EDITORS LETTER: The truth sometimes hurts

What is Style magazine?

STYLEThat cut-to-the-chase question was posed to us after we featured convicted killer Marie Dean Arrington on the cover of the July edition.

Good question.

After all, our stated mission is to be up-to-date, entertaining, thought-provoking, trendy and representative of the people and places that make Lake and Sumter counties special.

You expect to see smiling people and tail-wagging dogs on the cover of Style. A cover story about the most notorious criminal in Lake County history was a big-time departure from our norm.

Style is upbeat. Convicted killers are downers.

They may also be thought-provoking. Especially when the convict reveals “new information” — and when an investigation of records retained by judicial and law enforcement agencies confirms aspects of that “new information.”

Everyone who remembers the case was certain Arrington was convicted by overwhelming evidence.

The truth: There was no proof Arrington committed murder. No hair, no blood, no fingerprints, no fibers connecting Arrington and the victim.

Does that bother you? Would it bother you if a relative were convicted under those circumstances?

Would you object if a magazine — any magazine — published an expose about lying witnesses, accomplices who escaped arrest, inconclusive evidence and questionable evidence in your relative’s case?

Should we have deep-sixed the story of Leesburg’s Crime of the Century because Marie Arrington was a career criminal … or you were certain the evidence against her was overwhelming?

Some people felt we climbed into the gutter, showed poor taste and sacrificed ethics for sensationalism. A relative of the victim stated her hope that I “rot in hell alongside Marie Arrington.”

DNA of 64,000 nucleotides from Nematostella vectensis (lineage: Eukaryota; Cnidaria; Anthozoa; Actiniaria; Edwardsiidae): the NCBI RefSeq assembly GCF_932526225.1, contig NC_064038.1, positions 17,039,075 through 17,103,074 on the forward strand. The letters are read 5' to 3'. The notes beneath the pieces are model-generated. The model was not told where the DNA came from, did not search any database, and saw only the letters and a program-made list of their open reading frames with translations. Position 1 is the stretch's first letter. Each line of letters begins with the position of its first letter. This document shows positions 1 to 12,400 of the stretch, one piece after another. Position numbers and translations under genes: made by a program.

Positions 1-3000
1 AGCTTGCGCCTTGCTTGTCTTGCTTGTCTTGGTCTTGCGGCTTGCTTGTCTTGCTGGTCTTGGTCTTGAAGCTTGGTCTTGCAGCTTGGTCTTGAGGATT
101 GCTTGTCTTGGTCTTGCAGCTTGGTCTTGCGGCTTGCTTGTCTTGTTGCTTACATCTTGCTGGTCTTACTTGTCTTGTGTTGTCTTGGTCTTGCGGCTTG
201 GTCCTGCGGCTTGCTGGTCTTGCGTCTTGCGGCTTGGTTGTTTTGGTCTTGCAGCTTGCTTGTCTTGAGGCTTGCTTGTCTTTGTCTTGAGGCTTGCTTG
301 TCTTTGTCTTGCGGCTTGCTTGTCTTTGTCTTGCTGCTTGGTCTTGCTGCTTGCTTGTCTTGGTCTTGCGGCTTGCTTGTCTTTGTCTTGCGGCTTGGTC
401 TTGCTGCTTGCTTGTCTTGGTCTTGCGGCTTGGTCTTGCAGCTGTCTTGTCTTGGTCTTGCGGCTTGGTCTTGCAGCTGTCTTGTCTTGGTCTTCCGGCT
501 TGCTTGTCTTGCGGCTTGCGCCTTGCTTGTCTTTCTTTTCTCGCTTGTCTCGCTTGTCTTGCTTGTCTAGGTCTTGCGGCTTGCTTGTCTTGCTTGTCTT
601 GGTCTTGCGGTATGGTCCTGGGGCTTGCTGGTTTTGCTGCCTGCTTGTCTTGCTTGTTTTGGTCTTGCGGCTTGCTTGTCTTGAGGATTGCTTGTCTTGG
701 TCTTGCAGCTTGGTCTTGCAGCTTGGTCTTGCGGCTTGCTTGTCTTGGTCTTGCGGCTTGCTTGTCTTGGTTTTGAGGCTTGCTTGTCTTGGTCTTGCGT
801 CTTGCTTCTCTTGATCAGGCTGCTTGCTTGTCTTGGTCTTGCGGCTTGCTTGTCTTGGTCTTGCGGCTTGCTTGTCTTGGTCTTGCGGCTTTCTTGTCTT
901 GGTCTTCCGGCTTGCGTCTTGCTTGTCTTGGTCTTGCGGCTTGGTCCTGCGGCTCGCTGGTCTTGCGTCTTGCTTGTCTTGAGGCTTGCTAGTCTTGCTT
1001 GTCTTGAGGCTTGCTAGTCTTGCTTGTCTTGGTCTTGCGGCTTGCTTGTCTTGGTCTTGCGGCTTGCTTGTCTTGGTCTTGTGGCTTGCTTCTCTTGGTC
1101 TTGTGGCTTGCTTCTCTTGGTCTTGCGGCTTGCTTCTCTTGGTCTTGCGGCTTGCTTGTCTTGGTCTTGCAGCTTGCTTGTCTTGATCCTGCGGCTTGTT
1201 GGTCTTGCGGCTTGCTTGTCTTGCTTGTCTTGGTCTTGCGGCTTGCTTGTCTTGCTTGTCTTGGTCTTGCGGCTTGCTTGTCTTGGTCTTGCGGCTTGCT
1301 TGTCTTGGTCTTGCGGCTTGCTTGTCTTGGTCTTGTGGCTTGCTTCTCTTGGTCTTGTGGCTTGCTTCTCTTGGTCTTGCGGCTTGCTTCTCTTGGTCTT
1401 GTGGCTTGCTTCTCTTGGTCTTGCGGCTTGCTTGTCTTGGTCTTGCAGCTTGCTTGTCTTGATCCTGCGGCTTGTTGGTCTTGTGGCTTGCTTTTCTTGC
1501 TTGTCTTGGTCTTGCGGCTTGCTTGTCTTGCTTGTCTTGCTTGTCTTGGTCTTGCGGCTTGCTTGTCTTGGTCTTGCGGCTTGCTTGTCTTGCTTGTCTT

A gentler soul chided us for failing to notify the victim’s surviving children that we were going to rehash their worst nightmare.

Perhaps we should have. But in the 40 years I’ve been writing, I’ve never seen a journalist call someone and say, “We’re about to run a story you’re not going to like.” Maybe it’s time to adopt such a policy.

We hit a nerve. It wasn’t our intent, but we did.

I regret I upset some upstanding members of our community. I hate hurting people. But the story needed to be told.

And yes, it was our place to tell it.

It not only was our place to publish Leesburg’s Crime of the Century, it was our obligation.

So we are putting you on notice here and now. We will publish more stories some people may object to. Stories about homeless people, sinkholes, human trafficking, tainted water, depression and dysfunctional families.

We will tell stories that need to be told.

Our primary focus will always be on the people, places and things that make our communities great places to live. But we won’t shy away from the big stories.

That’s because truth is always in Style. Even when it hurts.

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